Schools in West Virginia now have the option of stocking naloxone (also known as Narcan), a life-saving opioid reversing drug that can be administered by school nurses trained in providing this treatment.

West Virginia Board of Education members approved the policy change at their September 7 meeting in Charleston.

“Stocking naloxone is a prevention mechanism in the rare incidence that a student would experience a drug overdose in the school setting. The medication could save the life of a student who has only minutes before brain damage or death,” according to the agenda item.

The approval allows school nurses statewide to use an auto injector to administer the drug when an opioid overdose is suspected.

“All board members present supported this option for local school districts to work with their schools and communities to decide if they wish to stock Naloxone Intranasal with medical orders and protocols as currently allowable for friends, family and community members by state code,” said BOE spokesperson Kristin Anderson.

Brooke County’s school system was the first to seek permission to administer the drug, and got state BOE approval last November.

At that time, Brooke BOE members successfully sought a waiver of state policy to keep Narcan in its two middle schools and one high school.

Cabell County school nurses began being trained in April to administer the drug which was provided to the district by the Cabell Huntington Health Department.

These actions follow a state trend of making Narcan more accessible to the public.

Legislation was passed last year allowing police, firefighters and others who might have a similar need – such as family members and friends of heroin addicts – to administer the drug.

“After reviewing the new law, in partnership with the West Virginia Department of Health and Human Resources, the state board felt it was important to provide local school districts with this option for local control and allowed school districts the ability to work with their communities including local health, EMS and law enforcement,” Anderson said.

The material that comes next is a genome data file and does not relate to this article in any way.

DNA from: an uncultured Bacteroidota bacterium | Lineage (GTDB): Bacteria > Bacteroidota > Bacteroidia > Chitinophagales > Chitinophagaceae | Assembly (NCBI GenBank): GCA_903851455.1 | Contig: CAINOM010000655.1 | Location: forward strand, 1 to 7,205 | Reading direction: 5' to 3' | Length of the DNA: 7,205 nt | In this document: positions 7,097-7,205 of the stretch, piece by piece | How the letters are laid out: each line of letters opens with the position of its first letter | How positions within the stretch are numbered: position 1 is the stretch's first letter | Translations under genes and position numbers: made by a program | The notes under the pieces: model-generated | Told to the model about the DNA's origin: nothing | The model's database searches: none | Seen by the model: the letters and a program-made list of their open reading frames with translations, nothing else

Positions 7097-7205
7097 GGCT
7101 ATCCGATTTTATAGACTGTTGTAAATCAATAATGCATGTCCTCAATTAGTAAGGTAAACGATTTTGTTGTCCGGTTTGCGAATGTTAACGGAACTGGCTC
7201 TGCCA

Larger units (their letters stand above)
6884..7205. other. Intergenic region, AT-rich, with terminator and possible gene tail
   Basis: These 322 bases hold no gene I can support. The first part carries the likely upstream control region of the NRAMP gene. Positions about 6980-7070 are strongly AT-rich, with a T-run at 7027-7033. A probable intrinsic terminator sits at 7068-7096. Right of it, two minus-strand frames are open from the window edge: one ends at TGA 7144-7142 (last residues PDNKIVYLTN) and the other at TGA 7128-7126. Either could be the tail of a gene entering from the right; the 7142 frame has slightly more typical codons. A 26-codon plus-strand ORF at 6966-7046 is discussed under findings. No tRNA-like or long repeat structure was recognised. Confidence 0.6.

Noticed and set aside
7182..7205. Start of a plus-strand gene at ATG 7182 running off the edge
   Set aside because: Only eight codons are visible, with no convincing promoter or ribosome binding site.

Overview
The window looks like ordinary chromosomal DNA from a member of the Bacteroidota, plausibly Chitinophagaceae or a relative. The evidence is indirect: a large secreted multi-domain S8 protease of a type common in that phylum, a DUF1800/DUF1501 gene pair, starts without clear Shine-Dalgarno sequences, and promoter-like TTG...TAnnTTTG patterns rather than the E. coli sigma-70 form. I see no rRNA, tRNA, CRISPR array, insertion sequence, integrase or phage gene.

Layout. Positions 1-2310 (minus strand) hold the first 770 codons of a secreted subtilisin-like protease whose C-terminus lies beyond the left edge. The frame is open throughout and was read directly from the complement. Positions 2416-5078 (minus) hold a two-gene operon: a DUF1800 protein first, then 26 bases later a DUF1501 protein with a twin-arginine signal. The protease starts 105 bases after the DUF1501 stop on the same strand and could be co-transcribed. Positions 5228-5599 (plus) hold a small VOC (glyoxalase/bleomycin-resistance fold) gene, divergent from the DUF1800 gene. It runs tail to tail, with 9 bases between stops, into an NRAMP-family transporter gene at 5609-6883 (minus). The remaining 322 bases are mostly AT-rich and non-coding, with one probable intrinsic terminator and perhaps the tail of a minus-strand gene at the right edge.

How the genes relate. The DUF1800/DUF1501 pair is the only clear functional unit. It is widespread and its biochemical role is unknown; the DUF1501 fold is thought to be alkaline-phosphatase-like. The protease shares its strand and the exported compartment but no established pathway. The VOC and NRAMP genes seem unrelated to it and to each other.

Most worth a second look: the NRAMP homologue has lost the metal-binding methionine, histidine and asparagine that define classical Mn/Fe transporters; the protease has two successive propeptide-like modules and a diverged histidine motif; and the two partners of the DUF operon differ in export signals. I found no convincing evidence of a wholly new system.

Heroin overdoses are becoming more common as the epidemic spreads, including the recent case of 26 people overdosing within a four-hour span last month in Huntington.

More recently, there were four heroin overdoses within 18 hours in the Harrison County communities of Clarksburg, Bridgeport and Anmoore. It is believed to have been mixed with another dangerous opioid, fentanyl.

Things aren’t better in the Eastern Panhandle.

Berkeley County Recovery Services Coordinator Kevin Knowles told council members that there have been at least 45 local deaths through August due to heroin and opioid overdoses. A total of 345 overdose cases had been documented, he said.

Overall, West Virginia has the highest rate of overdose deaths in the nation, according to a June 2015 report released by the Trust for America’s Health and the Robert Wood Johnson Foundation.

There were 33.5 drug overdose deaths per 100,000 West Virginia residents from 2011-13. It had previously been 22 deaths per 100,000 people in 2007-09. The upswing amounts to a 65 percent increase since 2007.

Researchers found that North Dakota had the lowest rate with 2.6 deaths per 100,000 people, the report stated.

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